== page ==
How to Do It is Slate’s sex advice column. Have a question? Send it to Stoya and Rich here. It’s anonymous!
Dear How to Do It,
I’m a married woman. I had a three-month affair with an old boyfriend, “Jim,” that ended abruptly two weeks ago when I got an email from a friend saying “Check this out!” with a link to CNN. I clicked and a page with a video player showing a picture of the guest bedroom in my house opened. Huh? I later noticed my friend’s email name had an 8 changed to a 3, and the CNN link was actually a hypertext link to IPaddress/myname. I clicked play and a message popped up: “I know you’re watching.” I had a full-blown panic attack as I watched a 53-minute hi-res clear sound video featuring Jim and me. No one besides “Will,” my husband, could have been in the house. There’s an alarm system. He’s also a computer engineer. He’d know exactly how to do all of it. I gave Jim the link. He’s married and panicked too.
I couldn’t find a trace of the camera and was physically sick with anxiety by the time Will got home from work. He said nothing about the video, just asked me what was wrong so I said, “I’ve got a bug, not COVID I hope.” The next day the site disappeared. For the past two weeks, the video hasn’t been mentioned, and nothing’s changed. Will has stopped saying “I love you,” and the only time he touches or kisses me is when we’re having sex. That started about six weeks ago, and now I know why. I thought maybe it was too much self-quarantined time together.
I don’t know what Will’s game is. He’s torturing me by making me live in constant fear of an angry confrontation and/or our marriage crashing and burning. Is he waiting for COVID to end before divorcing since it would be hard to date someone now, we’re companionable, and he gets sex whenever he wants because I feel guilty and hope it will somehow atone for my transgressions? He’s planning to shame me with the video or threaten to in the future? The thought of him making me watch it with him makes me cringe. Is he waiting for me to come clean? Sometimes I think I should end the charade, admit to a huge mistake, and beg for forgiveness. I’d agree to a hall pass or whatever he wants, but I’m afraid of what will happen. I don’t know what to do. At this point, I don’t even know why I had an affair, things were good between us—maybe COVID boredom. Help.
Is Michael Haneke directing your life? Your situation reminds me of his 2005 film Caché, in which a couple is tormented by a surreptitious cinematographer’s surveillance of their domestic life, and though you are confident that you have identified the video’s source, the psychological terror remains. At the very least, your and Will’s mutual passivity and willingness to squirm through the most awkward of silences suggests something about your compatibility. You’re both harboring such massive elephants in the room that you should look into opening a rescue.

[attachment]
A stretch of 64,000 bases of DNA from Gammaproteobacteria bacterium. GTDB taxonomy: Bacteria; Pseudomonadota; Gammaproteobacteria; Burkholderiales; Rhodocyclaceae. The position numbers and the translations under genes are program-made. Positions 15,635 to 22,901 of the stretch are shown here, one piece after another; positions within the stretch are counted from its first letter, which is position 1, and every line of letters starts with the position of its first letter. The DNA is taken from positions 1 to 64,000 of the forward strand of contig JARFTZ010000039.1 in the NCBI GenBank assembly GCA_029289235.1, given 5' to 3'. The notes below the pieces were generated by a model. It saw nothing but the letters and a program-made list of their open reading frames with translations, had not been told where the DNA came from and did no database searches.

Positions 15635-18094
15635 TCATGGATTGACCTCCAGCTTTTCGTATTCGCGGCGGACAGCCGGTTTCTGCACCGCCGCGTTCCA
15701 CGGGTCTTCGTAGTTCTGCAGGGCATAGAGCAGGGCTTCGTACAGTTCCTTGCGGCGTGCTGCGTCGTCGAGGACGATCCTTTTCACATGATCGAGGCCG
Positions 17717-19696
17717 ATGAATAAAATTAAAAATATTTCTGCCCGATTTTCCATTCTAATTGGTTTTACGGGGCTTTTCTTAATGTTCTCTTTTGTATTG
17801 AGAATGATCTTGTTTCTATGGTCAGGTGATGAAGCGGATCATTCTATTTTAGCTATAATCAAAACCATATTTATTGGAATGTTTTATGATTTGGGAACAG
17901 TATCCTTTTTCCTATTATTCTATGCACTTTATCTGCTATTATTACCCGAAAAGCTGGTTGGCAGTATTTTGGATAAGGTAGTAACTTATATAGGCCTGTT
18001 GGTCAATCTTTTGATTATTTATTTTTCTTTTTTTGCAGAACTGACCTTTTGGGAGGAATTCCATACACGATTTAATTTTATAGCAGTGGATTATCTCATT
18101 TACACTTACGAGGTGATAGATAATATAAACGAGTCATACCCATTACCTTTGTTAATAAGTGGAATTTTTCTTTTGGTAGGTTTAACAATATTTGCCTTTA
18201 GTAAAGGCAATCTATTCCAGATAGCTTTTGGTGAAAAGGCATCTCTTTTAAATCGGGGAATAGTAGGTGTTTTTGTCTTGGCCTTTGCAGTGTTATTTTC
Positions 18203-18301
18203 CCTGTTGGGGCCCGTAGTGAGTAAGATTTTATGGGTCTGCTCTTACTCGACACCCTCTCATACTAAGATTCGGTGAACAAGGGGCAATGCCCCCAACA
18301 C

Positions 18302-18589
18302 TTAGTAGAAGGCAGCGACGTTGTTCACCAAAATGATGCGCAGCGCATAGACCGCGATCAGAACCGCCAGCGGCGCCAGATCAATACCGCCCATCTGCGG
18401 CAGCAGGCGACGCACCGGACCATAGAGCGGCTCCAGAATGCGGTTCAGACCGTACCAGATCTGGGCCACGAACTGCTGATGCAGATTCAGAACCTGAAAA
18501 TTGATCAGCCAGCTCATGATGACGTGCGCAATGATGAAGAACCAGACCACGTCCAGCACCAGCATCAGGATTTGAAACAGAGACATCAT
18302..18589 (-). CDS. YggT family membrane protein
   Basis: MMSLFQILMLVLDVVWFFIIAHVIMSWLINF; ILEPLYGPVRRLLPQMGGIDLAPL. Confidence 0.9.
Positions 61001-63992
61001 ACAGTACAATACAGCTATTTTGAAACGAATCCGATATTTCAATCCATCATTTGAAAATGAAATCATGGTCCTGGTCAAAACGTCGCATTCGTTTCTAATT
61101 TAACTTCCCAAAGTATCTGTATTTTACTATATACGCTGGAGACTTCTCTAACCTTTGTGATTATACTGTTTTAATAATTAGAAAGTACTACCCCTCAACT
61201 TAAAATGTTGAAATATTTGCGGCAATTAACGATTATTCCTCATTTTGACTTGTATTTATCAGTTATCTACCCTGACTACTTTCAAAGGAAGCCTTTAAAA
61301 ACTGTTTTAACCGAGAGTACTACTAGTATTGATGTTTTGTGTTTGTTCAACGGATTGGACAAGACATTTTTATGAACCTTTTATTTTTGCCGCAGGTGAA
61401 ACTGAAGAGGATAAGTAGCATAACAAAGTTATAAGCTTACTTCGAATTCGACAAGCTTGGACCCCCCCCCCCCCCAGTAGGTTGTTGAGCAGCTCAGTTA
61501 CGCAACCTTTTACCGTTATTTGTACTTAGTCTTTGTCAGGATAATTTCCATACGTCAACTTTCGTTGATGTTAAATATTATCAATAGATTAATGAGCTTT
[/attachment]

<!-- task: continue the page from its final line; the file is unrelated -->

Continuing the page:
People mess up and relationships recover from infidelity. I understand your guilt, but Will is no saint. Secretly filming someone privately is not only unethical, it’s illegal in many states. Being cheated on doesn’t give someone carte blanche for retaliation, let alone a full-on digital fear campaign. It was shitty that you cheated, but now he’s doing something that’s its own warped kind of shitty—that is, if your explanation as to what happened is as ironclad as you present it.
I don’t know how you can go through something like this and not discuss it. You won’t make any progress until you do. If actually addressing this issue verbally is as big of a roadblock as you portray it to be, you have to start figuring out why—the limbo to which your silence has relegated you seems like a more sustained torture than a direct conversation. You asked several questions regarding your husband’s motivation that I’m in no position to answer. I think you should ask yourself whether you actually do want these answers, and, if not, why. (Are you afraid of Will now? You don’t mention a concern for your safety, only the future.) You could always open the conversation in a letter to start, if you can’t say the words. Be calm, be direct. The clearest thing about your situation is that you’re going to have to do some work to achieve actual clarity. Get to it.
Dear How to Do It,
I’m a 49-year-old man who lost his wife to COVID-19 early last summer. We were married and monogamous for 23 years, and despite the normal ups and downs, our sex life was robust and wonderful until she became ill. During the past several years, we started to explore different avenues of intimacy, and as a part of this acquired a very nice collection of high-quality sex toys. This ranged from a variety of vibrators (for both of us), butt toys, and dildos through positioning cushions, restraints, and sensation toys.
Here’s the thing: I’ve started dating again, and have found someone I really click with. She’s kind and understanding, and the sex has been great so far, albeit vanilla. However, I really like using toys and would love to explore this with her.
She owns one toy that she’s had for years, so I know that the concept isn’t new to her. All of my toys have been sterilized. Is it weird for me to suggest using some of the toys that my wife and I enjoyed? I don’t feel like hauling my whole collection to the dump and starting to build a new collection from scratch. My wife made it very clear that she wanted me to enjoy other relationships after she was gone, and I have the feeling that she would have liked things that gave her pleasure to give me and possibly others similar happiness.